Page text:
Faith: Lessons from Caleb
By Dr. Bill Korver
A great deal can be learned from reading about the triumphs and failures of others. I have long enjoyed reading biographies of important leaders such as Abraham Lincoln, Winston Churchill and Martin Luther. As examples, Lincoln suffered from depression, Churchill craved the attention and approval of his father, and Luther finally discovered what true righteousness was, but another interest of mine is also the study of the men and women whose lives are recorded in the scriptures, the Bible.
One benefit of studying the lives of others is the discovery of examples to follow as well as failures to avoid. In these days of massive cultural change, it is important to have an anchor to help us find and maintain stability in our lives and keep us on course.
Since this is “The Men’s Issue,” I thought it would be appropriate to ask and answer this question: What are some character traits that all men would do well to possess? Clearly the list will not be exhaustive, and these are not exclusive to men.
Caleb is the character we’ll consider. Caleb was born while the nation of Israel was enslaved in Egypt. He spent the first 40 years of his life as a slave, probably helping construct Egypt’s great building projects of that era. In ancient cultures, people were given names that reflected the circumstances or time of their birth. As examples, Moses’ name means, “to draw out,” as in “he was drawn out of the water of the Nile.” Peter’s name means “rock.” His confession of Jesus as the Messiah was the rock upon which Jesus would build his church. Do you wonder then what Caleb’s name means? Caleb means “dog.” In that culture, it was the father who chose the name. If we were to ask Jephunneh, Caleb’s dad, “What made you choose that name for your son,” I suppose he would say, “Because, when Caleb was born, as slaves, we were treated like dogs.”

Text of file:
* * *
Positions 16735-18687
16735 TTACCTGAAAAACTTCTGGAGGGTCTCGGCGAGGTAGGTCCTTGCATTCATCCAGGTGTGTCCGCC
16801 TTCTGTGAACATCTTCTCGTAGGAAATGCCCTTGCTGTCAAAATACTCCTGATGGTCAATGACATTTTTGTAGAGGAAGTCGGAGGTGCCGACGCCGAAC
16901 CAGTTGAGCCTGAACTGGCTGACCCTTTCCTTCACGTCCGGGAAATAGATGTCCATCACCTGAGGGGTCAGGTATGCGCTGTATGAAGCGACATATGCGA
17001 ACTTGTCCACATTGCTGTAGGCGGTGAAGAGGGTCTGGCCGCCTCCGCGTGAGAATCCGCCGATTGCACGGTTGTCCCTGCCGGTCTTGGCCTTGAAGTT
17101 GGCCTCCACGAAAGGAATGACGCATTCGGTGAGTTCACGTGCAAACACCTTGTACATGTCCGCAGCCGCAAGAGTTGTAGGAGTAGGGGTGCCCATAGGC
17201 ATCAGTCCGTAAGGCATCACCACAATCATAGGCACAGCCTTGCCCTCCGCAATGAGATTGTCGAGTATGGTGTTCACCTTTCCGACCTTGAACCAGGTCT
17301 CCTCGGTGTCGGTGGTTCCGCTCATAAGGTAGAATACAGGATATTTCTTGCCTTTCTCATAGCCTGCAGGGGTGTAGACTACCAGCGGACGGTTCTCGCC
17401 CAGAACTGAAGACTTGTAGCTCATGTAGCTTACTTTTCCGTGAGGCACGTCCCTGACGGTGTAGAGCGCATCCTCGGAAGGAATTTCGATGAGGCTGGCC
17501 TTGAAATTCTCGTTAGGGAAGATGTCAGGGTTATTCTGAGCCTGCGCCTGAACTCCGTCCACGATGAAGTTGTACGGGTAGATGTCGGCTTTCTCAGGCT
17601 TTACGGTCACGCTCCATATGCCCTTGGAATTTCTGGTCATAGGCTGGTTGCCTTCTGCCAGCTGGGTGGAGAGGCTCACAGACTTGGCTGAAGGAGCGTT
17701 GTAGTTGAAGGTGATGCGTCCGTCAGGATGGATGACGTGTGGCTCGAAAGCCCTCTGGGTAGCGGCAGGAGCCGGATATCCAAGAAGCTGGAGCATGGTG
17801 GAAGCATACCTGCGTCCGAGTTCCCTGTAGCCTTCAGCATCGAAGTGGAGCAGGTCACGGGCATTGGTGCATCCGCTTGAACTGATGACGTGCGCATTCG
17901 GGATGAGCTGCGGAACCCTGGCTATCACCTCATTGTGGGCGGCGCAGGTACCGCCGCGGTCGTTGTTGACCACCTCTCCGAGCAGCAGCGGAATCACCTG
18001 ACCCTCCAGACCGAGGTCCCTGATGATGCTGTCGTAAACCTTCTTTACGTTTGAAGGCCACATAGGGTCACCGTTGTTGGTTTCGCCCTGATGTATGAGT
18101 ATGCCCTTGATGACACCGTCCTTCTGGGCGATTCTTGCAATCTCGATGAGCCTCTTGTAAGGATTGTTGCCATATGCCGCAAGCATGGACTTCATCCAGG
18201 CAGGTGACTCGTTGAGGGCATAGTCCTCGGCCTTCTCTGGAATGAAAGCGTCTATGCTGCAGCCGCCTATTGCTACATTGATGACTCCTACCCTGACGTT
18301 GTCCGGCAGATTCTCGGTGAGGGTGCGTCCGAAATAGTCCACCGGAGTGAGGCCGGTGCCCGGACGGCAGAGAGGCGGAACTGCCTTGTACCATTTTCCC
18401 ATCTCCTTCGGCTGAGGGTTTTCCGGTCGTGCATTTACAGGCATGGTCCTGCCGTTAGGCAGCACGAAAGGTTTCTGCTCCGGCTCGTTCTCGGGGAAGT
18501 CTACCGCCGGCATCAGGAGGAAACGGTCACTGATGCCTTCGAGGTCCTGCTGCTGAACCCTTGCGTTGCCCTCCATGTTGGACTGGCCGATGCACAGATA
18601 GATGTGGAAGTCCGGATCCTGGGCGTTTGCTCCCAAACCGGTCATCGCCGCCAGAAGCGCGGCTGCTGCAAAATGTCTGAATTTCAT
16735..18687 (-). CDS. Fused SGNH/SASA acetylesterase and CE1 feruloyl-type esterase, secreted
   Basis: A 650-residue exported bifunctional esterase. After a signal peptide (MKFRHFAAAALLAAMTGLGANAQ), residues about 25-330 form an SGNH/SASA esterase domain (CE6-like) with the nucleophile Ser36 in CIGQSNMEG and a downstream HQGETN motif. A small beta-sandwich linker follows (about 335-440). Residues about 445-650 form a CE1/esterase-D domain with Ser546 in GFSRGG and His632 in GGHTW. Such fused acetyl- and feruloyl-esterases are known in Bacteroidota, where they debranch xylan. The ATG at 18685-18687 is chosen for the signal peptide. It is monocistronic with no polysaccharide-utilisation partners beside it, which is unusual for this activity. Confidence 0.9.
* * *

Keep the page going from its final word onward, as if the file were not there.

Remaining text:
When Caleb reached forty years of age, God powerfully and miraculously freed Israel from slavery. As the nation journeyed to the land God had promised Abraham, their forefather, twelve leaders were chosen to see what the land and its occupants were like (Numbers 13:1-33). When the twelve returned, everyone agreed the land they had seen was extremely fruitful. It must have been like going from the desert in Arizona to the lush, fertile, black-soil farmland of Iowa. The problem was ten of the twelve said the people of the land were far too big to drive out. Joshua and Caleb, the stark minority, had a different view of the situation. Caleb said, in essence, “Yes the people are big, but the God of Israel, the God of Creation, is far more powerful” (Numbers 13:30).
What caused Caleb to come to such a conclusion? Hadn’t he seen the same things as the others? I am convinced he believed God’s promises to his ancestor Abraham (Genesis 15:7-15), specifically that God would powerfully deliver Israel from oppression and bring them into the land He had promised. As I see it modeled in Caleb’s life, either you have big problems and a small God or you have a big God and small problems. The first character trait we can learn from Caleb’s life is this: Caleb trusted in God’s faithfulness to keep His promises. A man who trusts God’s faithfulness will be greatly used by God.
Years later, 45 years to be exact, we find another episode in Caleb’s life that is instructive. Caleb is now 85 years old and the nation of Israel has entered the land he had spied out 45 years prior. It has now come time to do the hard work of dispossessing people from the land God had given Israel. Caleb passionately asked if he might stake a claim to a certain part of the land. In his plea, recorded in Joshua 14:6-15, Caleb reminded his fellow spy and leader, Joshua, that he had “followed God fully.” In fact, the phrase is used three times in the passage. Put another way, when Caleb had followed God as a 40-year-old leader and was still following God as an 85-year-old.
It was no fad, no flash-in-the-pan sort of season in his life. His was not a New Year’s resolution that was made and promptly broken. After 45 years, he was still going strong and wanted to accomplish great things for God’s glory. This second character trait: Caleb was faithful over the long haul. How about you? Have you given up on tackling great things for God? Are you still in the game, putting forth your best effort or have you reclined to the bench or sofa to watch the younger generation attempt great things for God? A man who remains faithful to God’s purpose will be greatly used by God.Though Caleb had a “dog’s life” the first 40 years of his life, during the next 45 years, he still believed God would be faithful to His promises. From his actions, we can learn two great lessons and character traits which we can aim to possess and model for others.